For decades, researchers have agreed that cannabinoids, especially cannabigerol, have antibacterial properties. For example, cannabis extracts have been used as antiseptics in many parts of the world since the 1950s. This finding confirms the fact that cannabinoids still have much untapped potential for antimicrobial development.
The medicinal properties of cannabinoids are also helpful for the human body, which makes them a good starting point for the development of new antibiotics. The McMaster University team tested 18 strains of cannabinoids and other related molecules against several antibiotic-resistant superbugs.
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The bacteria tested also included gram positive and gram negative bacteria. Well, scientists discovered that cannabigerol shows great promise as an antibacterial agent.
The researchers also collected various antibiotic-resistant bacteria in local hospitals to see if the cannabinoids killed the bacteria. They immediately discovered that during their experiments, CBG had unique and exceptional antibacterial activity against other groups of bacteria.
Their discovery also revealed that CBG is a non-psychoactive and non-sedating chemical that is great for antibiotic development for both animals and humans. Interestingly, unlike other cannabinoids like THC, you can’t go high with CBG.
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A combination of significant chemical compounds with the inability to get you high makes cannabigerol the perfect candidate for a solution to this global health crisis. Since CBG cured MRSA infected mice with no toxic side effects, this means that it has high potential for humans.
Scientists also discovered that within 30 minutes of being treated in mice, CBG stopped bacterial growth and killed any MRSA bacteria that are tolerant of topical antibiotics like ciprofloxacin. In addition, CBG has also been tested against the most brutal gram negative bacteria.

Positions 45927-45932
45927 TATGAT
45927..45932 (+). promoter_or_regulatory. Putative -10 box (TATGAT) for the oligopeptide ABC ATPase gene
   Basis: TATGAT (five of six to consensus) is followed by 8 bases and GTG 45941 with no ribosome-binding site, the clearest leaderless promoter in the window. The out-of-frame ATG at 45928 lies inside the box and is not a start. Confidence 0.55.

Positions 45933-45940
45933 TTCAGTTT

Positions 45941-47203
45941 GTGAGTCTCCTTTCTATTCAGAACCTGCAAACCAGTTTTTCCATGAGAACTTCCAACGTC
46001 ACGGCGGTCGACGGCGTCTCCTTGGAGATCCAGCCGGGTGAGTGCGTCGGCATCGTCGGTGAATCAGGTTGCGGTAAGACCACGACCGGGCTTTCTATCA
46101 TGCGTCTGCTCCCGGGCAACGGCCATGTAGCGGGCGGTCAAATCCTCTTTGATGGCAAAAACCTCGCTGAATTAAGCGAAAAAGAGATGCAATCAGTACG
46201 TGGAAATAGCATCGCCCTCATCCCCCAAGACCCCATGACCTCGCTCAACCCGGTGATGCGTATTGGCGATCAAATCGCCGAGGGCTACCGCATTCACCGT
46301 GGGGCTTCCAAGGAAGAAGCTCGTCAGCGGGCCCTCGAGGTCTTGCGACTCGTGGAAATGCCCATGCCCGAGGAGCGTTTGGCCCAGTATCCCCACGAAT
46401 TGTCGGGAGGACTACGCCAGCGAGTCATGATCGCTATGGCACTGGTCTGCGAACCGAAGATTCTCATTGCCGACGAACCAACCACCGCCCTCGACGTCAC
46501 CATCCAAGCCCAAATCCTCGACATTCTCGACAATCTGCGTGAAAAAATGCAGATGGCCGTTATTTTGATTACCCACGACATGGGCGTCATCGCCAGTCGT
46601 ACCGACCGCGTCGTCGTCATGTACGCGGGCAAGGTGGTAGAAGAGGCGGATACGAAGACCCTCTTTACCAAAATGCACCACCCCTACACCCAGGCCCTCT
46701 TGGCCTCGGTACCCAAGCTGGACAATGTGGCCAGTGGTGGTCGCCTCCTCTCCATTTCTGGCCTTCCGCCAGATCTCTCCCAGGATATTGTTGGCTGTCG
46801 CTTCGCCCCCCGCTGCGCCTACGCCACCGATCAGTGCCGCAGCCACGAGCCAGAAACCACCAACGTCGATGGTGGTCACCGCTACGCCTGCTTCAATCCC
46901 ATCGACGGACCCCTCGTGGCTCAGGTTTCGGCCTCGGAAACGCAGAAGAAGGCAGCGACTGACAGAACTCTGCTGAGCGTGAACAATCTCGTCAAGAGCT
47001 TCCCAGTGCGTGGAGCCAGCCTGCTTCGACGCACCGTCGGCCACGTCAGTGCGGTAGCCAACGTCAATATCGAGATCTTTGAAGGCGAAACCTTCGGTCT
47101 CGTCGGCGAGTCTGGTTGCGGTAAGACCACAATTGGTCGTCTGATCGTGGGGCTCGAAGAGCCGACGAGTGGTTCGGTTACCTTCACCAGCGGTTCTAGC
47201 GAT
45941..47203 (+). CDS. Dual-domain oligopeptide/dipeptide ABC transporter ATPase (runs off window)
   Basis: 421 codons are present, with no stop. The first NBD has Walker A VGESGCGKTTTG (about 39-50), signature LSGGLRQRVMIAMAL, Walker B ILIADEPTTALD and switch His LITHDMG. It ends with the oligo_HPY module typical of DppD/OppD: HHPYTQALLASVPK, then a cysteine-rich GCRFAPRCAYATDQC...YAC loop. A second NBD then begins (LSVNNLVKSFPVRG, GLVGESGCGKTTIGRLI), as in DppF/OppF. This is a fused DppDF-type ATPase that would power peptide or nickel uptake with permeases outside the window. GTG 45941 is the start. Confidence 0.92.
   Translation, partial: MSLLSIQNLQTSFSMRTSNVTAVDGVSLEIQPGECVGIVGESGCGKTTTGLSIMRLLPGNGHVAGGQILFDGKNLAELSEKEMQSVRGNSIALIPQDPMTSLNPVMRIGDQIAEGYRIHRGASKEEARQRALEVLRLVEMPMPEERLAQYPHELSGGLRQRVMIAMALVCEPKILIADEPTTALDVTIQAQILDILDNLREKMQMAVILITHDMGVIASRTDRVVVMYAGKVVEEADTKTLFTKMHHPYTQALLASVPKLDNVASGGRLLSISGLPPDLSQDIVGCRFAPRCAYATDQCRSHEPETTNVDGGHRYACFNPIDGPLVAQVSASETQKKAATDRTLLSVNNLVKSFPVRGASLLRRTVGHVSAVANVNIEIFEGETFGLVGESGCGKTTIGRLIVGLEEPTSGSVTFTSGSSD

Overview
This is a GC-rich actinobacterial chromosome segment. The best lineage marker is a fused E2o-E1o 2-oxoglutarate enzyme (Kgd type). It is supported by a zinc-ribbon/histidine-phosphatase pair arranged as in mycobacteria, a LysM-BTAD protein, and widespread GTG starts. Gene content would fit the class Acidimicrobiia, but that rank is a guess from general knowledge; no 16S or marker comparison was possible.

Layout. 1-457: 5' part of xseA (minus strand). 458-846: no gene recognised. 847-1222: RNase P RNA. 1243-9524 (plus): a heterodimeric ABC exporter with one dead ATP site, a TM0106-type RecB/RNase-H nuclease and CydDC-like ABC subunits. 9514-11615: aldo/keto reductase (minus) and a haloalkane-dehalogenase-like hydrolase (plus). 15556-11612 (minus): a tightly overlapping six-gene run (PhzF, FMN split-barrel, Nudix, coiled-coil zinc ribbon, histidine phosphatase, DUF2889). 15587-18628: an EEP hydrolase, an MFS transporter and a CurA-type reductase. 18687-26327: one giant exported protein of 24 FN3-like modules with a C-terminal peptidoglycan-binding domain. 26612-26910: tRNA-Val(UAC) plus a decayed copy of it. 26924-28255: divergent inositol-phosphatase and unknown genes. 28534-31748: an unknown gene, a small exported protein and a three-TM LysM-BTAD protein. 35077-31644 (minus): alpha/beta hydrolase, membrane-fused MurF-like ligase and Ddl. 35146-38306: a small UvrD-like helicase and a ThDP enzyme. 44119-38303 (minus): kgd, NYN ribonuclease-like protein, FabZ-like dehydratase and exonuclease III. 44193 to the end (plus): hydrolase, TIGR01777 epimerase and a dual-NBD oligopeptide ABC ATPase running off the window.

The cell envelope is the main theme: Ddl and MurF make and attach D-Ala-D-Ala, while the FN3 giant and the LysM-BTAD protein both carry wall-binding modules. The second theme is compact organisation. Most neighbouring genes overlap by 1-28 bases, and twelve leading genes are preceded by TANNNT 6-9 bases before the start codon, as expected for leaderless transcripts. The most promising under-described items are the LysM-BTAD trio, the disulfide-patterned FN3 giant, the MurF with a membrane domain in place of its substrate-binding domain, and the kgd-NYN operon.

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Many antibiotics are ineffective against gram-negative bacteria such as E. coli because the antibiotic cannot get into the bacterial cell. CBG “alone” could not kill E. coli, but when maximized in combination with another antibiotic (such as a polymyxin B), the E. coli membrane becomes easily penetrable.
With the penetration, CBG gets into the E. coli and kills the bacterium!
Yes, the cannabis plant brought us a miracle through cannabigerol, and so many health professionals are excited about the breakthroughs this will bring on a global scale. However, it will take some time to become commercially available due to rigorous CBG safety testing and pre-clinical development trials.
The world is still in a period of awakening to the possibilities cannabis offers. So much has been discovered about cannabis to date, and much more can be done if scientists and researchers continue to ask questions and test the cannabis plant.
The threat of antibiotic resistance is one of the many global health challenges solved with the chemical compound in the cannabis plant. The potent cannabinoid cannabigerol has been shown to contain antibacterial properties that can effectively fight the global threat.
Nobody knows exactly what the future holds, but one thing is certain: cannabis and its cannabinoids will be a big part of it.
This article originally appeared on Cannabis.net and was republished with permission.